Lorde ‘Pure Heroine’ Review

Artist(s): Lorde

Genre: Electropop

Top Track: Glory and Gore

Beginning with the lyric “Don’t you think that it’s boring how people talk?” and ending with the lyric “let them talk”, Lorde’s Pure Heroine proves it’s easily the most cleverly constructed album of this decade. After releasing The Love Club EP last November, it’s been a solid rise for the young artist. With a spate of number ones under her belt, including in the US Alt charts, the young Kiwi had a lot to live up to with this release. Fortunately, Pure Heroine delivers on the promise of leading singles Royals and Tennis Court in spades.

Lorde and her producer Joel Little have created a heavy synth soundscape. Evocative of the xx or Charli XCX, it sounds like it was plucked straight out of London. Pure Heroine feels honest; it’s the disinterest in her lyrics and voice that keeps it interesting.

On first listen, it surprised me that the song that was the flashpoint of her career, Royals, is actually the least interesting on the album. The rest of Pure Heroine is far more complex, multi-layered and luxuriously produced.

Lorde’s voice is most comfortable at the lower registers. Glory and Gore with its haunting, darker lyrics and production serving as the tipping point from the first half of the album. Buzzcut Season could be a Florence + the Machine track. With the piano and drum pulsing the rhythm just behind her voice, which is pitched much higher, making for a markedly beautiful song.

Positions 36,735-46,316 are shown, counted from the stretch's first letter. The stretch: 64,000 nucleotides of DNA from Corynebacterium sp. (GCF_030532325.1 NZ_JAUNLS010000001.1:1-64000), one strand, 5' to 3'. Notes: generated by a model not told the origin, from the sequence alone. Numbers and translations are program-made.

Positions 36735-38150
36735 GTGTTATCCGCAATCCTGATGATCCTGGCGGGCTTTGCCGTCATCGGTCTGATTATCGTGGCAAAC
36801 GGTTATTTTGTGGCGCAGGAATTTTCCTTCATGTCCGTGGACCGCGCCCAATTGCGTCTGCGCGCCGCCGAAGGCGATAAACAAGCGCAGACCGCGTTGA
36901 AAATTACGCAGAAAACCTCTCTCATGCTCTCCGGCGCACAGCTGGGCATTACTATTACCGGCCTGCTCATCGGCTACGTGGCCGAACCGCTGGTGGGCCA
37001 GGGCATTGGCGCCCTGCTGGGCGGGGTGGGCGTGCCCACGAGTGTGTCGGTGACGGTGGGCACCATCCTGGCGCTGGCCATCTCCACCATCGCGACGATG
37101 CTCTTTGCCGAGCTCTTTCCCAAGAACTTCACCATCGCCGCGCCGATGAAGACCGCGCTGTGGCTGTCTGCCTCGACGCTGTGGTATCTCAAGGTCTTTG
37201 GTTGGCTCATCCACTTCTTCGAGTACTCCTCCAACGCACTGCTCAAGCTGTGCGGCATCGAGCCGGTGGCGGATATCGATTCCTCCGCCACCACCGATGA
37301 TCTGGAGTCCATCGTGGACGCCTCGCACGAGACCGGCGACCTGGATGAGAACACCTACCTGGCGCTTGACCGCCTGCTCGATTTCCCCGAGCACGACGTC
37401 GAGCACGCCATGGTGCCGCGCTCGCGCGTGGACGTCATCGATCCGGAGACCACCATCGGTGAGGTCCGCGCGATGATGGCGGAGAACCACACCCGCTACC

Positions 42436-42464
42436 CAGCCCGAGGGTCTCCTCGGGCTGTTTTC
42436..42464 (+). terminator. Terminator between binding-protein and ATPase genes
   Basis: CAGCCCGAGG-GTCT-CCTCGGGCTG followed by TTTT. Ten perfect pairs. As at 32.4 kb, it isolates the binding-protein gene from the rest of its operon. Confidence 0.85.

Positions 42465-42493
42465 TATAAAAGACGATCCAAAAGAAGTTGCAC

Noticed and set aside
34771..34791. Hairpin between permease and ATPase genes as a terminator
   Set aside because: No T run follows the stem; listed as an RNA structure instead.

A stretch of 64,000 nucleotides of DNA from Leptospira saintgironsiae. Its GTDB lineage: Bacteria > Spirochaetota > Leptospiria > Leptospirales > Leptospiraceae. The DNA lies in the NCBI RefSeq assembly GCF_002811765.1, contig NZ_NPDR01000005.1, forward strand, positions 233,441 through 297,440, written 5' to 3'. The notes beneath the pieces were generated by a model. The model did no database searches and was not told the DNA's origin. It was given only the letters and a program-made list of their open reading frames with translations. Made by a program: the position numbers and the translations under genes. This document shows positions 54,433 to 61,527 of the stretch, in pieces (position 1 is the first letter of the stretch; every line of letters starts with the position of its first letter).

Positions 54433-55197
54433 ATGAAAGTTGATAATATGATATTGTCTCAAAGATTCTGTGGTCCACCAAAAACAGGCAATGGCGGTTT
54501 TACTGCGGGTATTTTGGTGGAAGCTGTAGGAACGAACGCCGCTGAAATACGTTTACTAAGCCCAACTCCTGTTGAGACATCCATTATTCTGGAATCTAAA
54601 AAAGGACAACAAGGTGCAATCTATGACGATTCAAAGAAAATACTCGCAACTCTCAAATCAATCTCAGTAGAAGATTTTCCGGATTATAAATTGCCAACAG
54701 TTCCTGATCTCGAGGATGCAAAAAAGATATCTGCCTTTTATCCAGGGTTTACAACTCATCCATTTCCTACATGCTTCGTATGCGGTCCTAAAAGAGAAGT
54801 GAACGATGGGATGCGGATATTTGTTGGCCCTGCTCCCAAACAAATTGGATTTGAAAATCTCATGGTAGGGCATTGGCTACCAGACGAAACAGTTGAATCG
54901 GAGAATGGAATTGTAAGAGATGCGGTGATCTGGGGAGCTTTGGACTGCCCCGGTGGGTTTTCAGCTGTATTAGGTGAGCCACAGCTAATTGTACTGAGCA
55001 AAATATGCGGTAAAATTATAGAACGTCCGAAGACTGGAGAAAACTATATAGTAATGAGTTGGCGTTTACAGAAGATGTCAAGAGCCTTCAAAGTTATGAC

In fact, it’s the middle half of Pure Heroine that stands out most, including Ribs and current single Team. She’s vocally her strongest during this section, and Little’s production is at its most rich.

The phrase voice of a generation is thrown around all too often these days. Lorde is not the voice of a generation. She is the voice of those bored by their generation. She represents anyone who laments the shallow, vacuous medal-for-participation generation of brats that she grows up in. It’s rare that such insightful commentary on a generation comes from within that generation, from an outsider on the inside, but it’s just that kind of commentary that reigns throughout Pure Heroine.

While, everybody is stunned by her age, more stunning is the depth and maturity of her voice and lyrics when stacked up even against older, more established artists who lack her perspicacity. And if she’s producing this quality now, I eagerly anticipate her sure to be exceptional future. This is the new standard for pop.

Have You Heard This Yet? Robyn Sherwell